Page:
My book COVID-19/Mental Health Crises focuses on the frequently experienced mental health challenges.
We often associate these challenges with times of significant stress or crises—as with the current pandemic or other major stressful events, tragedy, or significant life disruption. It is essential to identify early signs of emotional and psychological dysfunction or impending breakdown. The book presents succinctly important preventative and intervention tips for information, help, insight, or inspiration. The educative and guidance content stresses the value of holistic awareness and actions—preparedness for when mental health difficulties occur in times of heightened demands and unexpected challenges.
Labeling what is normal, dysfunctional, or disease can be problematic.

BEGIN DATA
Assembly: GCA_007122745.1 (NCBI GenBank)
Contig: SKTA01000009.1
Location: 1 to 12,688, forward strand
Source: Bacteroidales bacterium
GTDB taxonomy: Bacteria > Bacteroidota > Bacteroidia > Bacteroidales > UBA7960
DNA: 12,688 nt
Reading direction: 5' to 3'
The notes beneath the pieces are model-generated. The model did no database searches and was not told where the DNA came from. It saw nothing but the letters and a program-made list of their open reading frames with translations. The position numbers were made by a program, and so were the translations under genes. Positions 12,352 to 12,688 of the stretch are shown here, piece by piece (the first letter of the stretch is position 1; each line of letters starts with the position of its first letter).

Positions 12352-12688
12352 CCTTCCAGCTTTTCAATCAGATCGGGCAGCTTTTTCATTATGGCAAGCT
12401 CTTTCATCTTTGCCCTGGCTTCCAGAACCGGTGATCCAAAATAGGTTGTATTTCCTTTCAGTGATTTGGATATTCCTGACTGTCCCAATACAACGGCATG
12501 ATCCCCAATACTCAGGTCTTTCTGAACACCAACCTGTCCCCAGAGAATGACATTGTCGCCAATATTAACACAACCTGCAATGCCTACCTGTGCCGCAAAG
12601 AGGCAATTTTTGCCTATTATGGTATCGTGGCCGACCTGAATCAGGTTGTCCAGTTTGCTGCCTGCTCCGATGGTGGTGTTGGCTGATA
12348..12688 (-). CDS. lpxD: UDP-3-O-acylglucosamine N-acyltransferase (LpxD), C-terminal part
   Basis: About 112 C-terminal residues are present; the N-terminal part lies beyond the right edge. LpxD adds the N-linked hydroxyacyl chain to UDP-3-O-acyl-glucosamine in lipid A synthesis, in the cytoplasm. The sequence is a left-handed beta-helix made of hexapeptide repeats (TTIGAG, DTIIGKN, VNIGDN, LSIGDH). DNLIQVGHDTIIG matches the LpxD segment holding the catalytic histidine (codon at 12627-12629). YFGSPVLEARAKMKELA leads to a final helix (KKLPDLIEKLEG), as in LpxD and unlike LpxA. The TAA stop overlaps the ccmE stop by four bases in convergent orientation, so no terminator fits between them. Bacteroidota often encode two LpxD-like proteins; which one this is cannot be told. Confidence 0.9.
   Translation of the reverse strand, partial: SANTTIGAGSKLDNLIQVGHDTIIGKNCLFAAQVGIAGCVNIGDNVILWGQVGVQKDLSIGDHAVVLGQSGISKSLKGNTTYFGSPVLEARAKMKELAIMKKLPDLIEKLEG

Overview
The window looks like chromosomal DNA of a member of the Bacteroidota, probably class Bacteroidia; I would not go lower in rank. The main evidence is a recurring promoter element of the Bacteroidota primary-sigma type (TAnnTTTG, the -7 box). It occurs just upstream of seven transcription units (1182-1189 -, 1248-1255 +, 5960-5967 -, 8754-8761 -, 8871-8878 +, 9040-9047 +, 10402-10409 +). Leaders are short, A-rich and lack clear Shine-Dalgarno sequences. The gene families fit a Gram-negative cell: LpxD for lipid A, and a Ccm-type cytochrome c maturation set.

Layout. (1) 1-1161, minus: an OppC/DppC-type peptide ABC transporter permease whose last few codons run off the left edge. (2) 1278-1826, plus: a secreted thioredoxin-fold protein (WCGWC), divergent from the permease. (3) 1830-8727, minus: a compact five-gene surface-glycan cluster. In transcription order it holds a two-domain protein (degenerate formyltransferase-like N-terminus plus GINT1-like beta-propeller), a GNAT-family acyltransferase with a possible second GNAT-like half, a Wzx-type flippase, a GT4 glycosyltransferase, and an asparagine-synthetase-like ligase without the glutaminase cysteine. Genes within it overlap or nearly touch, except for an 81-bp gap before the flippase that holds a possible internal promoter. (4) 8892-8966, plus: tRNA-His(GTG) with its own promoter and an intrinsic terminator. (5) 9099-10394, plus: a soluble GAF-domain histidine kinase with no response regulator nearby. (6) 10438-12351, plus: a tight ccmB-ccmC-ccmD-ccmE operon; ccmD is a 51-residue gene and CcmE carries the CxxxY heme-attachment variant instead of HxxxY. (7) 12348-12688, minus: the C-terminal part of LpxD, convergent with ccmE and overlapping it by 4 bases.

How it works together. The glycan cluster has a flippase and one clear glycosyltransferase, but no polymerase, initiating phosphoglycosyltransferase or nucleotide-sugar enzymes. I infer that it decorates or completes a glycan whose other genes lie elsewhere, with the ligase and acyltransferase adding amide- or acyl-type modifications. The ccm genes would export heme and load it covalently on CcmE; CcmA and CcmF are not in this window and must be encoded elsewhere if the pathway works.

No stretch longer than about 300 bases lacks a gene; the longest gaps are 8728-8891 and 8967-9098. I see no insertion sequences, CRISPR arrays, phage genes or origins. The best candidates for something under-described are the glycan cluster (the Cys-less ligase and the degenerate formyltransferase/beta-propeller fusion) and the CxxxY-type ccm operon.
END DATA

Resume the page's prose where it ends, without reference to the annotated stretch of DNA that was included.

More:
The label becomes a barrier for the person in need of care and the healthcare provider doing the care, intervention, or treatment. From a holistic orientation, it is crucial to consider healing as a movement toward optimal functioning, becoming whole again, and regaining integrity. Focusing on a specific label for an occurring mental health challenge may be limiting, especially if remediation, restoration, or improvement is the goal. It is best practice to use terms, labels, classifications, and common descriptors for mental health or medical issues—as a reference or starting point toward a broader holistic discussion, understanding, and actions.